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UK's Starmer says Rwanda deportation plan 'dead and buried'

July 6, 2024

New British Prime Minister Keir Starmer is scrapping the Rwanda deportation plan by the previous Conservative government, saying its policy to keep irregular migration at bay has had the "complete opposite effect."

Newly-elected British Prime Minister Keir Starmer holds his first cabinet meeting after winning office, in London, UK, on July 6, 2024
Starmer's Labour Party has been a longtime critic of the Rwanda deportation planImage: Chris Eades/dpa/picture alliance

Newly-elected United Kingdom Prime Minister Keir Starmer on Saturday declared a controversial plan by the ousted government to deport migrants to Rwanda "dead and buried."

Starmer, the leader of the center-left Labour Party, took office on Friday after winning one of the largest parliamentary majorities in modern British history during the UK election a day earlier.

The 5-year Rwanda plan, costing 370 million pounds ($494 million, €437 million), would have flown asylum seekers to the central African country to apply for refuge, rather than in Britain.

The scheme was widely denounced by rights groups and the public and was even revised and resubmitted to parliament after the Supreme Court ruled it was unlawful.

What did Starmer say about ending the Rwanda plan?

The new prime minister told reporters at his London office that he was "not prepared to continue with gimmicks that don't act as a deterrent," referring to the Rwanda plan.

He said the policy has "had the complete opposite effect," as many thousands more migrants had arrived on Britain's shores since it was first mooted two years ago by the Conservative government that left office on Friday.

"Look at the numbers [of migrants] that have come over [the English Channel] in the first six and a bit months of this year, they are record numbers, that is the problem that we are inheriting," Starmer said.

UK Home Office (Interior Ministry) figures show some 12,300 people have made the crossing from northern France to Britain so far this year, an 18% rise from the same period last year. Several people have died making the journey.

An inflatable dinghy carrying around 65 migrants crosses the English Channel on March 06, 2024
Britain has seen an 18% increase in migrants arriving from France on small boats across the English ChannelImage: Dan Kitwood/Getty Images

Starmer also said the Rwanda plan would have removed only about 1% of asylum seekers.

He added that legal holdups meant the "chances were of not going and not being processed, and staying here, therefore, in paid-for accommodation for a very, very long time."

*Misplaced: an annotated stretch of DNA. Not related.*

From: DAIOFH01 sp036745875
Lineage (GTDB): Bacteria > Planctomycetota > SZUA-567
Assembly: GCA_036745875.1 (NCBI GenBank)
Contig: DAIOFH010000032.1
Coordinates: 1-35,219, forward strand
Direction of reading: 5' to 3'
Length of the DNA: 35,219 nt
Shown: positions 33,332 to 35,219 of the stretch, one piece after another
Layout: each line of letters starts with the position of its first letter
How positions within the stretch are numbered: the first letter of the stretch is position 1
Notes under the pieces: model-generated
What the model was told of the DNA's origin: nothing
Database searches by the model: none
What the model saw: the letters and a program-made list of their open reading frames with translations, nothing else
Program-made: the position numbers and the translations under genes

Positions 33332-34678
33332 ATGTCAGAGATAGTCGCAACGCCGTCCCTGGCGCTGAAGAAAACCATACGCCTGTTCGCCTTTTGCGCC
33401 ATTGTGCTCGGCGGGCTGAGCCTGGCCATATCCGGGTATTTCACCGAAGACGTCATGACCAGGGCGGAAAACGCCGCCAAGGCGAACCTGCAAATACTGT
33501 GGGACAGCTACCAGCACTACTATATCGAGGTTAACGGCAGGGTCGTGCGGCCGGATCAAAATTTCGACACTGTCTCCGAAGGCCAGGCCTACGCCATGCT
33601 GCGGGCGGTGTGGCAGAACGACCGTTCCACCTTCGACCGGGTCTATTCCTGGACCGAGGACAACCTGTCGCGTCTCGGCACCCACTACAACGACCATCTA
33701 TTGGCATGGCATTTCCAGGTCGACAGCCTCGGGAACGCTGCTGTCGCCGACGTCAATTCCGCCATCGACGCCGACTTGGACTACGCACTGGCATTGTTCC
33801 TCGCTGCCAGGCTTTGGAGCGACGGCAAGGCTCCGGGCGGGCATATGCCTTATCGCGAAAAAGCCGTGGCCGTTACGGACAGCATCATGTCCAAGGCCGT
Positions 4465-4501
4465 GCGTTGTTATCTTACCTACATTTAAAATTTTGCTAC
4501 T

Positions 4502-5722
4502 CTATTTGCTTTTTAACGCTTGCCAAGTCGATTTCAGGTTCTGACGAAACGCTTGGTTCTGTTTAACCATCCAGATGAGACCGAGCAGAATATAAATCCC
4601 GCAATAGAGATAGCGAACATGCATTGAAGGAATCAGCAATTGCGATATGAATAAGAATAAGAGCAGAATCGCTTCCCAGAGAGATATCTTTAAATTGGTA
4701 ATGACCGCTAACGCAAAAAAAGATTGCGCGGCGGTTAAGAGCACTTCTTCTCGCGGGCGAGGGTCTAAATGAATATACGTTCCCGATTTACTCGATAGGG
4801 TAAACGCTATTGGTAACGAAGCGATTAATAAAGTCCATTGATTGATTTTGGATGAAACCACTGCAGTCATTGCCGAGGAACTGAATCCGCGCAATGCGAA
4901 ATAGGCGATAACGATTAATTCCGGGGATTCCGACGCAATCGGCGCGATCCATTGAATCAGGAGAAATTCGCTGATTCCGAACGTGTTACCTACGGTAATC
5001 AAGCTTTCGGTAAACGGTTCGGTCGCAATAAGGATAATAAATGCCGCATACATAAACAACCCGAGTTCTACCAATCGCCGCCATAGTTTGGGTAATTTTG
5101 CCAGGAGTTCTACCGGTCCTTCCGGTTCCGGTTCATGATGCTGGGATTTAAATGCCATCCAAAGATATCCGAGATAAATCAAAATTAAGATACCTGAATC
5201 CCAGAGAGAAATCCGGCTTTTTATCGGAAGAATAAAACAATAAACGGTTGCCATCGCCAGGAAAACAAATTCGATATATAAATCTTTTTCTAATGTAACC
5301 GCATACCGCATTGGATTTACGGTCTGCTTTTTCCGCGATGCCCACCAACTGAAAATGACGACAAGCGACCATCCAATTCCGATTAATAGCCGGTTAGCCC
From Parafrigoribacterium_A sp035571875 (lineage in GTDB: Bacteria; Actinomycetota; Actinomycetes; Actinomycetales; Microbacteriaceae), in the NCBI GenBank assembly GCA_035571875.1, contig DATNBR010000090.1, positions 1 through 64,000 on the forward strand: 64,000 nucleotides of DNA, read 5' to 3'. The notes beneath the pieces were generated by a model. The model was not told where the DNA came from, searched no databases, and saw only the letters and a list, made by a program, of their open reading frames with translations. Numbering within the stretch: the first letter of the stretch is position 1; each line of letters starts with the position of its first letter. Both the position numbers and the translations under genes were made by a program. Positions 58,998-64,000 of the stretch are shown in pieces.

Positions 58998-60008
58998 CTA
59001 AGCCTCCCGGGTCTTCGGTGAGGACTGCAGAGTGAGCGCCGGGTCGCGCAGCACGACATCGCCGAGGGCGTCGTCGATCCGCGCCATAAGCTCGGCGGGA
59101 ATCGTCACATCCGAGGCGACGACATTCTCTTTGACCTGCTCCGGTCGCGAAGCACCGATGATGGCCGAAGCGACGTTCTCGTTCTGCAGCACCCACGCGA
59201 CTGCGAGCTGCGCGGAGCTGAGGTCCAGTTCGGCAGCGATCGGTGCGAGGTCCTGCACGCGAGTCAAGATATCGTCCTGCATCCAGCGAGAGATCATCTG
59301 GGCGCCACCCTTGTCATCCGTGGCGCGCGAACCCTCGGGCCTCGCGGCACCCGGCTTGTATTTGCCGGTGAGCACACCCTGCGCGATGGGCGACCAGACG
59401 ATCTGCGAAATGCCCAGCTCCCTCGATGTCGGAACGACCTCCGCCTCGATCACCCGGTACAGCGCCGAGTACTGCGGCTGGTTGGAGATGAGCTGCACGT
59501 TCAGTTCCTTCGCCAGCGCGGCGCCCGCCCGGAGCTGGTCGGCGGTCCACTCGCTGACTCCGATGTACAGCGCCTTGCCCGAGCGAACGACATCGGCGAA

Previously, Starmer has said he would curb so-called small boat migration by hiring specialist investigators and using counterterrorism powers to "smash the criminal gangs" behind the flow of arrivals into the UK.

What was the Rwanda plan and why was it delayed?

The Rwanda policy was first announced by former UK Prime Minister Boris Johnson in April 2022.

The 5-year deal would see London pay the government in Kigali to process claims from asylum seekers who had arrived in Britain without permission.

If their claims were successful, the migrants would be granted permission to resettle in Rwanda, not Britain.

Johnson said the plan would save countless lives and break the business model of people traffickers.

But no one was deported to Africa due to years of legal challenges and widespread criticism from opposition politicians and civic society groups.

Although the Rwanda plan did receive clearance from the High Court of Justice, the European Court of Human Rights later ordered that the legal action should conclude before the scheme was introduced.

In June 2023, the UK Court of Appeal ruled that the plan was unlawful, a move backed by a Supreme Court ruling in December.

The previous government of Rishi Sunak, who succeeded Johnson, then renegotiated the plan with Rwanda and passed revised legislation in April.

The legality of that move was still being challenged by charities and unions in the courts.

The new UK government now faces millions of pounds in costs from walking away from the deal.

Despite widespread criticism, other countries have similar deportation schemes, including Denmark and Israel. Some right-wing politicians in Germany have been courting public opinion on the issue.

In May, 15 European Union states wrote to Brussels to demand new ways to cut irregular migration, including the possibility of creating centers outside EU territory to send asylum seekers rescued at sea.

mm/rm (AFP, AP, dpa, Reuters)